Law is not the only profession that has deteriorated. When I went to medical school, graduates took the Hippocratic Oath, which forbids assisted suicide, euthanasia and abortion. It has been eliminated by most medical schools. Instead, oaths have been substituted that mention the health of "society" or the patient’s "dignity," which of course includes the "right" to die. And at some schools, including Harvard, medical graduates make up their own oath each year. How can a profession maintain its standards, if new members swear to uphold their own ideas? Following my own ideas is easy – and egotistical. What’s hard is following established standards. But that’s what keeps patients safe.
Schools are the subject of much comment. Some schools are excellent; but universities are confronted with freshmen who need remedial classes in English or math. SAT scores have declined for a generation, so the test was "re-normed" to conceal the fall. When I was in college, nobody graduated with a perfect 4.0 average. Recently a brave Harvard professor gave his students two grades, one the inflated grade for the official record, the other the grade the student earned.
In a competitive world, honesty can be a disadvantage. An honest grader, like a truthful lawyer, would encounter serious problems when facing dishonest competitors. There is strong pressure to conform to the "norm" of dishonesty.
The Law of Dilution applies not only to schools, but also to what they teach. My father was a respected physician and family man, and I try to live up to his example. But what if I believed he was a criminal? My whole life would be changed for the worse. In past generations, kids were taught that our Founding Fathers were great men. Some of this was exaggerated, but kids need role models. Perhaps they even need illusions. Later in life, there is plenty of time to be disillusioned.
Scholars debate the causes of the Civil War. But the end result was that one-third of a million white men and boys died fighting for the Union, and slavery was ended. Biographers have varying views of Lincoln. But the bottom line was that he held the Union together, hastened the end of slavery, and was murdered as a result. Many students no longer are taught these facts, but instead acquire a negative view of America’s history and its leaders.
As a kid, I gained self-esteem from what I accomplished, from what great Americans of the past achieved, and from the knowledge that I was a unique individual created in God’s image. Today’s schools claim to teach "self-esteem." Yet they inflate grades, reducing the sense of individual achievement. They denigrate America’s history and its past leaders, eliminating the sense of being the bearer of a proud heritage. And they don’t dare mention God. Schools remove sources of genuine self-esteem, leaving only unearned self-adulation that leads to narcissism – and cynicism.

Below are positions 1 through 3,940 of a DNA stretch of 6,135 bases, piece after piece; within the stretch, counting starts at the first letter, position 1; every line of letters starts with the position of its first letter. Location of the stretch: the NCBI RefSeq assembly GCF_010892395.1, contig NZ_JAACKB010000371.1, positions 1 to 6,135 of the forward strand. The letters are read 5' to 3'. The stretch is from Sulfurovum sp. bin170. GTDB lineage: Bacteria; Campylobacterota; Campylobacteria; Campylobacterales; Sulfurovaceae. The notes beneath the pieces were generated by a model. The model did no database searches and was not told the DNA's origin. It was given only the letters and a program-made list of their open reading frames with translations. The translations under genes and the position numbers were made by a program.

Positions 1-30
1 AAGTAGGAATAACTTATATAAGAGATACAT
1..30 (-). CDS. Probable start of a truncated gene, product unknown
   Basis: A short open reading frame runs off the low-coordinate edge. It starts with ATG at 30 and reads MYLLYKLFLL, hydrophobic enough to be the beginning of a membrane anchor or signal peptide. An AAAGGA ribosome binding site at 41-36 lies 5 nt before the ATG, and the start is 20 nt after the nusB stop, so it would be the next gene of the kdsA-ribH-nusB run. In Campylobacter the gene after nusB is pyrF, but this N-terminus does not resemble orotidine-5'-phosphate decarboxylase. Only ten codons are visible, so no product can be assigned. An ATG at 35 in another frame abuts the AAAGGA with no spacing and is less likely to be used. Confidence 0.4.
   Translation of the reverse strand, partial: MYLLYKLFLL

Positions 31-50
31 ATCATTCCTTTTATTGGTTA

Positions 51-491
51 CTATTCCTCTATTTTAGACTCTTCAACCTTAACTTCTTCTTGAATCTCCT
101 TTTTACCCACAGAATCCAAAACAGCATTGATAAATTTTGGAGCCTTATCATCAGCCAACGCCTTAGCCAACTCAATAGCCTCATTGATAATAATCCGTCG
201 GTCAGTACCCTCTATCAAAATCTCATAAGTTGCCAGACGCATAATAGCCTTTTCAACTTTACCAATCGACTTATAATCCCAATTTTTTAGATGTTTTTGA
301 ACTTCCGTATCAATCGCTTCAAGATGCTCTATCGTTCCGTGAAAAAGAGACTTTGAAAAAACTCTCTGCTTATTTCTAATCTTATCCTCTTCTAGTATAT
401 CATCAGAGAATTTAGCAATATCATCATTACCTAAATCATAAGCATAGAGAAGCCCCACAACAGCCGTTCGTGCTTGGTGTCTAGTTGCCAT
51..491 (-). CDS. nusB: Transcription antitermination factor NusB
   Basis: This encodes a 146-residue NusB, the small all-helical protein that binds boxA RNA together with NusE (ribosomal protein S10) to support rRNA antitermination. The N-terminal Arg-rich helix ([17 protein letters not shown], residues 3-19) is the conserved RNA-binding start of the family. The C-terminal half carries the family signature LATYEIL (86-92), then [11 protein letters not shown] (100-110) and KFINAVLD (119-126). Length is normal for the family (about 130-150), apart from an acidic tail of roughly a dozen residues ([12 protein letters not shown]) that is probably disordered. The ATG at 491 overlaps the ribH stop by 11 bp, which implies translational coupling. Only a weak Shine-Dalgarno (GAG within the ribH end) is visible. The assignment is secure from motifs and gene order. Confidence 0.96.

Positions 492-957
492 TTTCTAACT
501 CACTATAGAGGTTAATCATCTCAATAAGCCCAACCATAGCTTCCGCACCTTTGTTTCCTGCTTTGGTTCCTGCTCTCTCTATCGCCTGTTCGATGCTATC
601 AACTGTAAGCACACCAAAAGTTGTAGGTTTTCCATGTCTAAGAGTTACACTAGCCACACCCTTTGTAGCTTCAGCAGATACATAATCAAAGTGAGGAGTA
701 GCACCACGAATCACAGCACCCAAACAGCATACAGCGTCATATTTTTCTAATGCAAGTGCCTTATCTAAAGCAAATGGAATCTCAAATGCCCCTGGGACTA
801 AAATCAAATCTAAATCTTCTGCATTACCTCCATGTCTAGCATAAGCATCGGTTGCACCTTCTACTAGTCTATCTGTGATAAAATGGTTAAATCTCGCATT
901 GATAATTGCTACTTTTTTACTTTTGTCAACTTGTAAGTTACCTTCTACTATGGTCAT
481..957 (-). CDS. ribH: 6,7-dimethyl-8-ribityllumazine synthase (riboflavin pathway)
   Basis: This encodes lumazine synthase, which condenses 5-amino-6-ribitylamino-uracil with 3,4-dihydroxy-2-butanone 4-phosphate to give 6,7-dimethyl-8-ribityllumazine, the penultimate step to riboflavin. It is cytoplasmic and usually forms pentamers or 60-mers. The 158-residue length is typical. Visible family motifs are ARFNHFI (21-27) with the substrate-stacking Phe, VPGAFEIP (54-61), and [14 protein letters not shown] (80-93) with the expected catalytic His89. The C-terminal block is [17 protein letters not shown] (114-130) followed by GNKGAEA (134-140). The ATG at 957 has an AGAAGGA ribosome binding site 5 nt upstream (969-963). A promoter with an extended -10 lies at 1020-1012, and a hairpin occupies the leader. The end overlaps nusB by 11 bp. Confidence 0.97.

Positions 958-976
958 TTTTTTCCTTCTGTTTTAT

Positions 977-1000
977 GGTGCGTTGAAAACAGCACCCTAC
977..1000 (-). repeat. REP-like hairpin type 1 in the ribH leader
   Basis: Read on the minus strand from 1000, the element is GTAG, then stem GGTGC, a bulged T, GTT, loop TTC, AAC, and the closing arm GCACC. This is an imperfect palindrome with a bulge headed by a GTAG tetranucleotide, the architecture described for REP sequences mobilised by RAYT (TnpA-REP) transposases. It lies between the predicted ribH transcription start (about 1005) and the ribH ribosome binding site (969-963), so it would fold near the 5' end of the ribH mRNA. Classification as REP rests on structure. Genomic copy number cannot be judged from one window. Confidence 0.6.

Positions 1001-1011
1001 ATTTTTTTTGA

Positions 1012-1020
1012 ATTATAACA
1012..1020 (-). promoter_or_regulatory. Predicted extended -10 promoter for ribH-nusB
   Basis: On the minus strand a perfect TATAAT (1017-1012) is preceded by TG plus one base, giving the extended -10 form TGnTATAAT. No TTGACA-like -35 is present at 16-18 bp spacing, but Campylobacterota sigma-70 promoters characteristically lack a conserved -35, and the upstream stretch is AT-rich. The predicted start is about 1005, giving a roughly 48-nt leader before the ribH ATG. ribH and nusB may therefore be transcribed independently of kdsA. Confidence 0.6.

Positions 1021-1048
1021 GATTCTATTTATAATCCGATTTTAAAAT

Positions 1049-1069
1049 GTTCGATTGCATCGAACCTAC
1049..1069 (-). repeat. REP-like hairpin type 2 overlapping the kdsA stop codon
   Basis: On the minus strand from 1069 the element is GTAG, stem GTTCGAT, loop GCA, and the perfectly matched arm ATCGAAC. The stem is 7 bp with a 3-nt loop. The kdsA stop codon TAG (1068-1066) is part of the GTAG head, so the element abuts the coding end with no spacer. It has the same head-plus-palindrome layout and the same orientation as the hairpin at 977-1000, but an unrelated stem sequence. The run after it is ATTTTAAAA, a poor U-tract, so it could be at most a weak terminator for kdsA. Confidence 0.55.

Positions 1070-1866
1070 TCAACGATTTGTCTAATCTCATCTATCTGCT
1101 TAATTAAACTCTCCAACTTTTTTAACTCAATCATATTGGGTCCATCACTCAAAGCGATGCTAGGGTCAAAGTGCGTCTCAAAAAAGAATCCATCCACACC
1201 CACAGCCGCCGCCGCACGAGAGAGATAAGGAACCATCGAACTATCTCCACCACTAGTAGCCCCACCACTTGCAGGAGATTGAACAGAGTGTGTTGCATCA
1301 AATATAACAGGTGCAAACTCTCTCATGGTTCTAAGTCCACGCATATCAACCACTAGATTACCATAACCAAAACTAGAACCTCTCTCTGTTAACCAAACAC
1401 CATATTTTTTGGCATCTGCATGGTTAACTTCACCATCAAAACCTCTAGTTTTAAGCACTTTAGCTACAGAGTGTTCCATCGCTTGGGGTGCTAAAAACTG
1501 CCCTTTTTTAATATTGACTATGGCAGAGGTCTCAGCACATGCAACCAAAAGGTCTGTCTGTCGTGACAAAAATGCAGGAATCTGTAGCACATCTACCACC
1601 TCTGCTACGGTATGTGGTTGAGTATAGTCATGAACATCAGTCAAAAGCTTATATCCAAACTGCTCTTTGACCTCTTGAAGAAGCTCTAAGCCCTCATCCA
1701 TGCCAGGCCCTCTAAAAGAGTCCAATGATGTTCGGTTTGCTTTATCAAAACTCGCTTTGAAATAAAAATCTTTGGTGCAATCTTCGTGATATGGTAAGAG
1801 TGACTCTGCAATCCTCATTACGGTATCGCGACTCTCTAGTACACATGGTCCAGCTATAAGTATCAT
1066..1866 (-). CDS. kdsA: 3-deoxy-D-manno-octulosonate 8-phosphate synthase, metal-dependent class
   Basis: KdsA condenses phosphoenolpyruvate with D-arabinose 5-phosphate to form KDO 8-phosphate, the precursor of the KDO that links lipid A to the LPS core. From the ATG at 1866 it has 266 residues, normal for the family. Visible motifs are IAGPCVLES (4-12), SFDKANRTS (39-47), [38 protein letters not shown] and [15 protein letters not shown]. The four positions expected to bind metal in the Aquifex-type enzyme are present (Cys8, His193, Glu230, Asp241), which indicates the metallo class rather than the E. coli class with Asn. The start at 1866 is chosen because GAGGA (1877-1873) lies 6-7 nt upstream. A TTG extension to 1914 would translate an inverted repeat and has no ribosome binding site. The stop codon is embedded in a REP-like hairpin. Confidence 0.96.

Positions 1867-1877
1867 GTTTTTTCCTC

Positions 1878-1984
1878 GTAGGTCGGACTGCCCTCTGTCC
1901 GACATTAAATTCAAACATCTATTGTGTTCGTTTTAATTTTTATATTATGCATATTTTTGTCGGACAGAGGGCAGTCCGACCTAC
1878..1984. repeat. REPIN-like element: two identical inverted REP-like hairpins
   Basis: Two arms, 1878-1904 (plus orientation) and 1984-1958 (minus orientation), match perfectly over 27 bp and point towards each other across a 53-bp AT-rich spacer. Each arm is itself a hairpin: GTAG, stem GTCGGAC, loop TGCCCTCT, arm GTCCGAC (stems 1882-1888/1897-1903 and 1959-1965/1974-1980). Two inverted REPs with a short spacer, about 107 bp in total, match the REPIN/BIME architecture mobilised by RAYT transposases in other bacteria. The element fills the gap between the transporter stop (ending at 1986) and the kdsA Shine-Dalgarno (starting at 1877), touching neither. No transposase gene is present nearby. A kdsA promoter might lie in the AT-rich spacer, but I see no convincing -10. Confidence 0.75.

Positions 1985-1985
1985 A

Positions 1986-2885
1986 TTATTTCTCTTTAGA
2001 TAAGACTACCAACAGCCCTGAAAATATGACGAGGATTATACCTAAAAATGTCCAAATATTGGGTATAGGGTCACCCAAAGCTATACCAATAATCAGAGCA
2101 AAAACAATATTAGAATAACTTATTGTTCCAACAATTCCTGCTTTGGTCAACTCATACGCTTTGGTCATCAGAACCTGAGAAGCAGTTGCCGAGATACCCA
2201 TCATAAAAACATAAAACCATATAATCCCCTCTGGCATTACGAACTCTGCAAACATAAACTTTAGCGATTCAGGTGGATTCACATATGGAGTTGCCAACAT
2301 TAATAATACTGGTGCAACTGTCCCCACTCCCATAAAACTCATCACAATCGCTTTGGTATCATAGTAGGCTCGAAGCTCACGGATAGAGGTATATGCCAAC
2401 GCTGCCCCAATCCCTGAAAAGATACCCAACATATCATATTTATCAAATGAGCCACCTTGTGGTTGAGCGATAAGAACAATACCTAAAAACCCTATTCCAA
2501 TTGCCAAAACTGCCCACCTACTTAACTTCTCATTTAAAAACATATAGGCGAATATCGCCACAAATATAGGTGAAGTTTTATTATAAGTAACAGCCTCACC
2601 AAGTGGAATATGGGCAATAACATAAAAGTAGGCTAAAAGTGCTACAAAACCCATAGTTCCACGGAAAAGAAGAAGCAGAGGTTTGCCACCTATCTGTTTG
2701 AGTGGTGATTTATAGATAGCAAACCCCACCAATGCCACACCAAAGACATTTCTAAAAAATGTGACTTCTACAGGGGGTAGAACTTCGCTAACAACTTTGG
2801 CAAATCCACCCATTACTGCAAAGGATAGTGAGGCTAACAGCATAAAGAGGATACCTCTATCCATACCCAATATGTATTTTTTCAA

Cynicism about our nation’s ideals and Founding Fathers can evoke anger, just as kids whose own fathers abandoned or failed them are often chronically angry. Fatherless males are more likely to get into trouble. Perhaps this also applies to males who were taught that their nation’s fathers were contemptible.
The two killers at Columbine High School gave the Nazi salute and observed Hitler’s birthday. They didn’t respect American ideals or observe Washington’s and Lincoln’s birthdays. Cynicism and anger are poor substitutes for a sense of having to live up to a proud heritage. Sewage makes the water foul and unsafe for young people.
If the water is muddied, positive facts are obscured. Kids are left with anger about slavery and other past wrongs, but have no feeling of gratitude for those who risked everything to put them right. Angry ingrates make poor citizens of a free nation, but they do make good receptacles for hate. Just look at "Taliban" John Walker Lindh and "Beltway Sniper" John Allen Muhammad.
For a generation, we have been pouring sewage into our entertainment, our professions, our politics, our schools and even our history. Let us take care not to add more sewage to our national life, lest we discover too late that sewage is all we have left.
You may disagree. You may approve when schools sexualize even younger children with sex education that now may begin in kindergarten. You may relish even more blatant sex, violence and obscenity in films and TV. You may applaud when NAMBLA, the North American Man-Boy Love Association, marches in gay pride parades. You may support the ACLU in defending "virtual" child pornography. You may laugh when people joke about child abuse in the presence of children.
If you want to live in a sewer and raise children there, that’s your choice. But do me a favor – pull the manhole cover closed over you. The smell is really awful.
Dr. Stolinsky writes on political and social issues. He may be contacted at firstname.lastname@example.org.